This afternoon, a collective of Seattle Art Museum workers and "community allies" are calling for a boycott over two policies administrators announced earlier this summer: the installation of "hostile architecture" to deter homeless people from camping outside the downtown museum and the contracting of a private security firm to police the perimeter of the building.
In a press release, Decolonize SAM called for supporters to participate in four actions: Cancel their SAM memberships, donations, and partnerships; submit feedback to SAM's leadership regarding the museum's policies toward the unhoused; "raise awareness" about the boycott via social media platforms; and support local organizations "that are operated by and center people of the global majority." They've also launched a website and social media accounts to aid in spreading their message.
"The boycott will not be lifted until the Seattle Art Museum reverses the installation of hostile architecture and hiring of private security, and commits to creating an accessible, beneficial experience for all visitors — regardless of housing and socioeconomic status, or mental and physical ability," the group wrote in their release.
I've reached out to the Seattle Art Museum and will update this post once I've heard back from them. UPDATE 9/8: In an email, a SAM representative wrote of Decolonize SAM's call for a boycott, "It’s been disappointing to see this response to our decision to try to safeguard our staff and visitors."
As The Stranger reported back in June, SAM leadership announced to staff via internal email that the museum would implement the two policies addressing the houseless following physical incidents involving staff outside the building.
Wary of further criminalization of the unhoused, members of the frontline staff suggested alternatives to leadership's policies—such as providing sharps containers and harm reduction training for current SAM security—that they said went ignored. This led employees organizing under the name SAM Workers to create and launch a public petition, which has now garnered over 550 signatures in the last several weeks. The group calling for the boycott is different from SAM Workers but have overlapping members.
Decolonize SAM's press release claims that SAM leadership set up a "special advisory task force on homelessness" in response to staff concerns about the new policies. However, according to Decolonize SAM, that task force only consists of five people: SAM director and CEO Amada Cruz; Director of Equity, Diversity, and Inclusion, Priya Frank; and three museum board members, excluding less senior staff.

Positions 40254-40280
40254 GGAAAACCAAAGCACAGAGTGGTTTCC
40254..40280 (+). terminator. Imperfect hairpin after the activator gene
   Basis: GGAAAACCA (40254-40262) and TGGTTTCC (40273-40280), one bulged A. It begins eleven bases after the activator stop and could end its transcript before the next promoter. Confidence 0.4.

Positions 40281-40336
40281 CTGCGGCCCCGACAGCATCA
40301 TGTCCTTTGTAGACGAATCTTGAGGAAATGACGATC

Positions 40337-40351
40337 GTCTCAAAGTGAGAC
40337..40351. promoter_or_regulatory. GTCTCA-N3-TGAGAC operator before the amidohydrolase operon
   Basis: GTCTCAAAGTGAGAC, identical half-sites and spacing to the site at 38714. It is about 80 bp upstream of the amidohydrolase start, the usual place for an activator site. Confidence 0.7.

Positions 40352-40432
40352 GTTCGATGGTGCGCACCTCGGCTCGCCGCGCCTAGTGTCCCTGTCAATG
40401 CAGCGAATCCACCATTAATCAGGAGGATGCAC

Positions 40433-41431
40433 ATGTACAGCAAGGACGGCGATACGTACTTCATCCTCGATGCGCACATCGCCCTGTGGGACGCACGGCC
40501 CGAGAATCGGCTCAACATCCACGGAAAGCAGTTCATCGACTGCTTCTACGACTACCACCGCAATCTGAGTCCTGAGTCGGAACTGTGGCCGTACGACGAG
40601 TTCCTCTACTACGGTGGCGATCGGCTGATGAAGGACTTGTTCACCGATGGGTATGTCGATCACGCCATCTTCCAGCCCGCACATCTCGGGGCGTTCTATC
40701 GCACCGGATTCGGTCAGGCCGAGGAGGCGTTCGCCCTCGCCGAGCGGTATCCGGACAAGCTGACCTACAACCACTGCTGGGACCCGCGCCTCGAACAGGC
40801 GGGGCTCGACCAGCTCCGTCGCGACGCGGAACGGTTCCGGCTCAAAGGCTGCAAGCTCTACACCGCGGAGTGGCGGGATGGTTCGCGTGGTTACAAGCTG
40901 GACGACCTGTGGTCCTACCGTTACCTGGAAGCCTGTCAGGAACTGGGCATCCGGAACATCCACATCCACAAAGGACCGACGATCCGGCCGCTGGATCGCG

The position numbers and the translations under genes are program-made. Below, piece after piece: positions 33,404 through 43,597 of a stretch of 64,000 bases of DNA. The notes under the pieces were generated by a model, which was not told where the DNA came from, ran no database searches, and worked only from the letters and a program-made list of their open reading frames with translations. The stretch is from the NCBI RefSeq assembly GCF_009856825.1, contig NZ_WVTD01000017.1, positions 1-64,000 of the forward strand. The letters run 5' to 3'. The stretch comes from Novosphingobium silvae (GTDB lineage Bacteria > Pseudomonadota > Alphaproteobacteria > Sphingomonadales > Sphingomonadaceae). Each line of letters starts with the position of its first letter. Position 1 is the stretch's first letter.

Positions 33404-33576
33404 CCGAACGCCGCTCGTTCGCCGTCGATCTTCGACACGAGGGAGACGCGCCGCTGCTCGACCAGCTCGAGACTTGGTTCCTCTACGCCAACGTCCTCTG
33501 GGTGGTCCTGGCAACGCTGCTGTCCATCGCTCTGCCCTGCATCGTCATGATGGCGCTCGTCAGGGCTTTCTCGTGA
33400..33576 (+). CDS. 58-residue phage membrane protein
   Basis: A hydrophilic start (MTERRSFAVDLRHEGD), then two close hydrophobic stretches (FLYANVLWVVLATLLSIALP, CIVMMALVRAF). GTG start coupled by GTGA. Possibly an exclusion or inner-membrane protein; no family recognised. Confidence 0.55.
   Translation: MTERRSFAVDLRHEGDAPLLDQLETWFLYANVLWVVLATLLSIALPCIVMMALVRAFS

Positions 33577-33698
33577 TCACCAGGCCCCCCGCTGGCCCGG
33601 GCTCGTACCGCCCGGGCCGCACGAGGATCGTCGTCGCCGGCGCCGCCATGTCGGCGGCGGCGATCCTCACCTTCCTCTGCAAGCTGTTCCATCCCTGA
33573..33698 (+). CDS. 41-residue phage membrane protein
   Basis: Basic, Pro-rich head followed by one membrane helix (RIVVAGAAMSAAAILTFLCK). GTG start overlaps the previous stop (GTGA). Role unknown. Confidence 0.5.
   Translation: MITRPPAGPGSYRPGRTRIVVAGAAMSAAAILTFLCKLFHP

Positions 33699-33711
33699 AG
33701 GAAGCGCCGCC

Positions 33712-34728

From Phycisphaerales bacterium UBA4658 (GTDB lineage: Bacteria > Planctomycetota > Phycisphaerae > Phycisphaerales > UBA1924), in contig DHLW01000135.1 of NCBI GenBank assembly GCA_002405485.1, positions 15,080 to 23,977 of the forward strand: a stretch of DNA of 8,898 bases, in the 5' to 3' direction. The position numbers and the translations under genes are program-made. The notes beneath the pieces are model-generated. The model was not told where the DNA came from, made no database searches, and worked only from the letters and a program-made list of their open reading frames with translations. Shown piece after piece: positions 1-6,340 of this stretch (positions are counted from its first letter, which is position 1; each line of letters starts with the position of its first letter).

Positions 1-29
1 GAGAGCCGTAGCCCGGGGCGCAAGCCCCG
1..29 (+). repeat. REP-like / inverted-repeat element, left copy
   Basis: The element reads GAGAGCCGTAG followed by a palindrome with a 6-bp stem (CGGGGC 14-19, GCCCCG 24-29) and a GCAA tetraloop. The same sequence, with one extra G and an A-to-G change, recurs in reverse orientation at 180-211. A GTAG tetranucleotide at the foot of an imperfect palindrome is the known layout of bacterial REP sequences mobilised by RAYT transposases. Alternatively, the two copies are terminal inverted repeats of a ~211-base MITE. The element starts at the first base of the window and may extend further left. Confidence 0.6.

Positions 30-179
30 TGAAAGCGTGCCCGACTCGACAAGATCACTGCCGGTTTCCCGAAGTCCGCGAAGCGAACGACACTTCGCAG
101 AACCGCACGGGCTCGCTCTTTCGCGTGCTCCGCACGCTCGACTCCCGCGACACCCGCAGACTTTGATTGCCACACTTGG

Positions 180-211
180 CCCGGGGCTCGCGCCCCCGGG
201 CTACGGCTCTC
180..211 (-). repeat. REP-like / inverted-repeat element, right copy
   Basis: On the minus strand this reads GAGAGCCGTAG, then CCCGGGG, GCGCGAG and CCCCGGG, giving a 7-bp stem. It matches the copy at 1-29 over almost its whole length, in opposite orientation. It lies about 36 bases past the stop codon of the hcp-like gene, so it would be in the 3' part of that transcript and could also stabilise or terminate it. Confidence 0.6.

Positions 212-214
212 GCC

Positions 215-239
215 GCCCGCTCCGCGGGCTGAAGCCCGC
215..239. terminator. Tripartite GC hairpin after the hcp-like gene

The group also alleges that a "culture of harassment, retribution, and intimidation has long plagued SAM workers" that have vocally questioned SAM's policies. They also allege that worker complaints to HR about "racism, ableism, misogyny, sexual harassment" as well as concerns over SAM's "relaxed" COVID-19 safety policies "have been ignored as well." Again, I've reached out to SAM for comment and will update with their response to these claims.
In their press release, Decolonize SAM said that guards with Star Protection Agency started working at the museum last week. In a separate email, a Decolonize SAM representative—who asked for anonymity for fear of retaliation—observed that in the week or so that the private guards have been on staff, there's been an "increase in negative interactions" between the guards and unhoused people with "as many as four [incident reports] in one day, which is not normal at all."
In a statement to The Stranger back in June, a museum spokesperson said SAM looked to hire "unarmed" external security with "specific training, including de-escalation and other harm-reduction methods," similar to the guards employed at the museum's Olympic Sculpture Park. The Decolonize SAM representative said the group felt the boycott became "necessary" after SAM leadership officially hired the private security firm and "made it clear they would not consider alternatives to hiring exterior security."
The other policy implemented in late June involved the installation of two stone bollards placed in an alcove near the Hammering Man entrance on the 1st Ave, and also the decision to reduce the size of the alcove near the 2nd Ave and University St emergency exit by leaving up two panels of plywood from their pandemic closure.
While the two panels of plywood have since been removed, the Decolonize SAM representative said that a flashing light has now been placed in the alcove to "dissuade people from sleeping there." UPDATE 9/8: The SAM says a new flashing light was not installed, but the current light fixture has "been in place for several years" and is "faulty and flickers." The museum representative also said SAM has "no plans to remove the bollards."
"Decolonize SAM’s boycott is part of a larger effort to highlight and dismantle settler-colonialist structures existing in museums today," the group wrote in their press release. "Investing in privatization and policing of community spaces perpetuates harm against marginalized people, and is a misuse of SAM’s funds that should be dedicated to reversing that harm."
Check out the Decolonize SAM's website and call for boycott here.